Bob Beagrie (PhD) (British Working Class Poets)

 Bob Beagrie (PhD)

lives in Middlesbrough. He has published numerous collections of poetry and several pamphlets, most recently: When We Wake We Think We’re Whalers from Eden (Stairwell Books 2021) And Then We Saw The Daughter of the Minotaur (The Black Light Engine Press 2020), Civil Insolencies (Smokestack 2019). A new collection 'The Last Almanac' is due out in November 2022 from Yaffle Press.  


Hallucinations in Extreme Heat

My neighbours are petitioning the moon for rain
because the Sahara has decided to visit our street
it’s been squatting our homes now for over a week,
they’re holding up wine glasses to catch the soft glow
that’s falling like the year’s first, fine dusting of snow,
or flakes of ash from the ghost of the incinerator,
then tipping their glasses to pour over their hair,
upturned faces, bare shoulders, down their throats
bubbling with giggles like a bottle of Prosecco,
sighing as if standing at a waterfall’s plunge pool
sun-stroked skins soothed by its airborne cool.

They’re playing a track list they know the moon loves:
Van the Man, Cat Stevens, Beck, Ariana Grande,
their table's laid with milk, marshmallows, cheese, loaves,
they’ve passed a duck egg around in a kissing ring,
they’ve raised their voices in a lunar-shower prayer,
they’ve all started dancing as if no one’s watching –
they are twerk. They are twist. They are shake and sway.
They're under water jitterbug. Their mouths are rockpools
their fingers flicking like feeding sea anemones,
they’re wailing out whale song, yowling like wolves,
pouring out their parched hearts with pure yearnings.

They pile them into a pyre, set the thing on fire, right there
in the middle of our pot-holed road on the tarmac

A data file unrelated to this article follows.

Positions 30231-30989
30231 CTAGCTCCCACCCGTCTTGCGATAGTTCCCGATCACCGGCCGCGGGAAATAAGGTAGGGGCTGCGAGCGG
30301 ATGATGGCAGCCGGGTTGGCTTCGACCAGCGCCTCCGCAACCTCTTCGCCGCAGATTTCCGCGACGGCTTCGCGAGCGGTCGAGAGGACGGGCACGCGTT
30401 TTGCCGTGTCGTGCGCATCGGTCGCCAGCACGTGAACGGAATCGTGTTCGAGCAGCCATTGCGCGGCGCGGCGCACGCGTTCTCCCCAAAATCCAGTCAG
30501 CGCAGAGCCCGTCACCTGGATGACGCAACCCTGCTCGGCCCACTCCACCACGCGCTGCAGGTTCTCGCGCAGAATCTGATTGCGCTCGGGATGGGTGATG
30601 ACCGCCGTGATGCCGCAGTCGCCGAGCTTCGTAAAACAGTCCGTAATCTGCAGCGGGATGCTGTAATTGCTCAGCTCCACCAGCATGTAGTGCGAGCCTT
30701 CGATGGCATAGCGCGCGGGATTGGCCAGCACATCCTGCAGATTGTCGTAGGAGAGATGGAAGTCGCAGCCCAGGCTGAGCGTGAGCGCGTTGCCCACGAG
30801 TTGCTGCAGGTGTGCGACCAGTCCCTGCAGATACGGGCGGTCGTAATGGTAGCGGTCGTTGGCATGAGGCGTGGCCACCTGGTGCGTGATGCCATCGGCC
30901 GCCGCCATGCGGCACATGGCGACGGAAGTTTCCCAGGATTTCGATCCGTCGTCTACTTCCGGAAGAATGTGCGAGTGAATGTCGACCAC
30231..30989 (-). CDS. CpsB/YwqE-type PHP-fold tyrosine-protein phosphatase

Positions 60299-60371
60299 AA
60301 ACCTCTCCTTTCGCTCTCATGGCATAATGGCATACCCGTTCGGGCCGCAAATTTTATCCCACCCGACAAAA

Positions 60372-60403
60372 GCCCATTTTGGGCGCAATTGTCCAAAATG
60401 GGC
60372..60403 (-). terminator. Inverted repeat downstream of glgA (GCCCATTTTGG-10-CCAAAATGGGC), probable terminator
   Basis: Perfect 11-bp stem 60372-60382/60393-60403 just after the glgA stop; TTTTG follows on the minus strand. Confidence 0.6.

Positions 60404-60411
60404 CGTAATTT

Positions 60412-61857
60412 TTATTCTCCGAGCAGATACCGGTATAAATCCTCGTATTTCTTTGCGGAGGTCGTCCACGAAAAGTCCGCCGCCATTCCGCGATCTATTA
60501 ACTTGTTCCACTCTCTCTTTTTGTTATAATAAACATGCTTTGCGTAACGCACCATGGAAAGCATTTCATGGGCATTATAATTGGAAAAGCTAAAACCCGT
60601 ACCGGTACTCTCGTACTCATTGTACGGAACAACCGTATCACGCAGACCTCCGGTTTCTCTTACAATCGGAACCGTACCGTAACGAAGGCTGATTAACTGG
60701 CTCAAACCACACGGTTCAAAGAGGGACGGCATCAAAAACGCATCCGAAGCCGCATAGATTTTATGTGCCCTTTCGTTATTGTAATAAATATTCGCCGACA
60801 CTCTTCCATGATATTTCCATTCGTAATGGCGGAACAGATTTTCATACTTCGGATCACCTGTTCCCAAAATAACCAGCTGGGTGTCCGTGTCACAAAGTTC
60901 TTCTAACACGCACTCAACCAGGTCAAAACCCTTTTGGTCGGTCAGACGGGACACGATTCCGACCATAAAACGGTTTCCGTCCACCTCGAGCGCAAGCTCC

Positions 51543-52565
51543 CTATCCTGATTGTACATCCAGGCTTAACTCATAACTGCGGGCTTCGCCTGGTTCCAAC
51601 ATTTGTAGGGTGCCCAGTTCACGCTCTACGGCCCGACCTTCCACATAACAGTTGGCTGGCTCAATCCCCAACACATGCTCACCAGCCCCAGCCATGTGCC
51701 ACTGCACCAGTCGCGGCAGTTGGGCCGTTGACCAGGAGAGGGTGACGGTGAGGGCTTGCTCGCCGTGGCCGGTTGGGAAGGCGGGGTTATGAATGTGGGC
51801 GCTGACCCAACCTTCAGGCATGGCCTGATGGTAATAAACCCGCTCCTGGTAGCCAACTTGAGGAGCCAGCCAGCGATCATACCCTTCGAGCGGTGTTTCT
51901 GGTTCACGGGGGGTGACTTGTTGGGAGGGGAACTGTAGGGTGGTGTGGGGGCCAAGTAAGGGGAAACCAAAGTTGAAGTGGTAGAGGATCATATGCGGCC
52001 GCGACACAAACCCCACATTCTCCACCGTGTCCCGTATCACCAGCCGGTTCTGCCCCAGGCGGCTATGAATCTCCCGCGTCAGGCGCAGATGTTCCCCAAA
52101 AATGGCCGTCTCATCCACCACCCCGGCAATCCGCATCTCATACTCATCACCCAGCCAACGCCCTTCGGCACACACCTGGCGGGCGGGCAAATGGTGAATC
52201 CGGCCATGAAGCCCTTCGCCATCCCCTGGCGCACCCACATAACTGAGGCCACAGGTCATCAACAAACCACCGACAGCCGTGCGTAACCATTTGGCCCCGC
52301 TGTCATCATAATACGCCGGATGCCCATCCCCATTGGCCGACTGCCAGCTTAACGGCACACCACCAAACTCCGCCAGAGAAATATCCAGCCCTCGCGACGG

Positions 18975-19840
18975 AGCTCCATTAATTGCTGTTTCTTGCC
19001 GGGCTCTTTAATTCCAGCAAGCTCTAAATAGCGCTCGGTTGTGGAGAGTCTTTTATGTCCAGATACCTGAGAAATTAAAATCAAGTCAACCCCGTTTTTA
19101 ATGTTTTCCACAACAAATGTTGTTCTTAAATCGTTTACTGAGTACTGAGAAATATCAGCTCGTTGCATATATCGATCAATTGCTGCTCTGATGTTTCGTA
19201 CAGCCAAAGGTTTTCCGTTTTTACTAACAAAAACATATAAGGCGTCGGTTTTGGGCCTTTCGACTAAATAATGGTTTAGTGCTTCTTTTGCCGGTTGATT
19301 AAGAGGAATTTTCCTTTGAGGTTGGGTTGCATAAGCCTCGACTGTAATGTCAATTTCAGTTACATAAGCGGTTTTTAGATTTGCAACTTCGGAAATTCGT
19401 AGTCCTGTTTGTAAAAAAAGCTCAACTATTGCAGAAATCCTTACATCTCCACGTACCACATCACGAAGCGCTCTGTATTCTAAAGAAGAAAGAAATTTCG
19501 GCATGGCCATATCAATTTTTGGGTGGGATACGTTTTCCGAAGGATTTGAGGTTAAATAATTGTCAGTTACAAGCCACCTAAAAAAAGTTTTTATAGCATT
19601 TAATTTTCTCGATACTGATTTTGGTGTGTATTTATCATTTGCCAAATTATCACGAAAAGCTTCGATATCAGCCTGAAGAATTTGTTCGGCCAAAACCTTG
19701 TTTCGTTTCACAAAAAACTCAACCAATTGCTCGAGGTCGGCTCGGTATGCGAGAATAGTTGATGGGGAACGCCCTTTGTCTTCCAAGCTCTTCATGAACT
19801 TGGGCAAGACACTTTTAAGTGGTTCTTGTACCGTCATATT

that’s bubbled all day like a tar pit, and still no cloudburst
still no breath of fresh air, so as arguments flare they leap
like sparks into each other's eyes, stinging them raw
they’re blinded by tears, sipping from the fountain
of each other's faces, their bodies deflate like dwindling
juice bags, paling to the translucency of shed snake skins,
ready to be swept and dropped in the recycling bin.
Instead, I gather them up and fold them into paper boats,
paper aeroplanes and set them afloat upon the night's
hot thermals, sailing up and away toward the moon.


Something Like But Not Quite Purpose


The early evening darkness makes the compressed

voices of the rattlers at the alley gate reverberate

down the street as they wait for the dealer to appear

from behind the steel bins with a pocketful of brief

forgetfulness, and while I wait for you to get home

from the job that’s coming to an end as you know it

up on Eston Hills kids are lighting fires like beacons

to warn of the Spanish Armada, and the last blast

furnace at Teesmouth is being demolished, mam's

skinny feet are throbbing with arthritis - she learned

to swim among slag heaps near the Gare but hates

the creeping signs of old age and Dad's increasing

deafness is one of his secret comforts; everyone is

getting back into the grind, going dry, hitting their

own treadmill, looking forward, glancing back,

the solid spaces around each of us have been painted

by Vermeer, the wind is keening its bitter woes

in the chimney and while looking for the wet wipes

under the sofa I have found a new word but have no

idea what it means, soft and fresh as a snowbell,

fragile as a newly hatched chick, potent as an ink cap

shroom, it's been growing there, I think, since new

year's day and it stains my cupped hand like a freshly

plucked heart as I hold it up to the lamplight, leaking

a drop of sticky sap with each shored instinctual beat.

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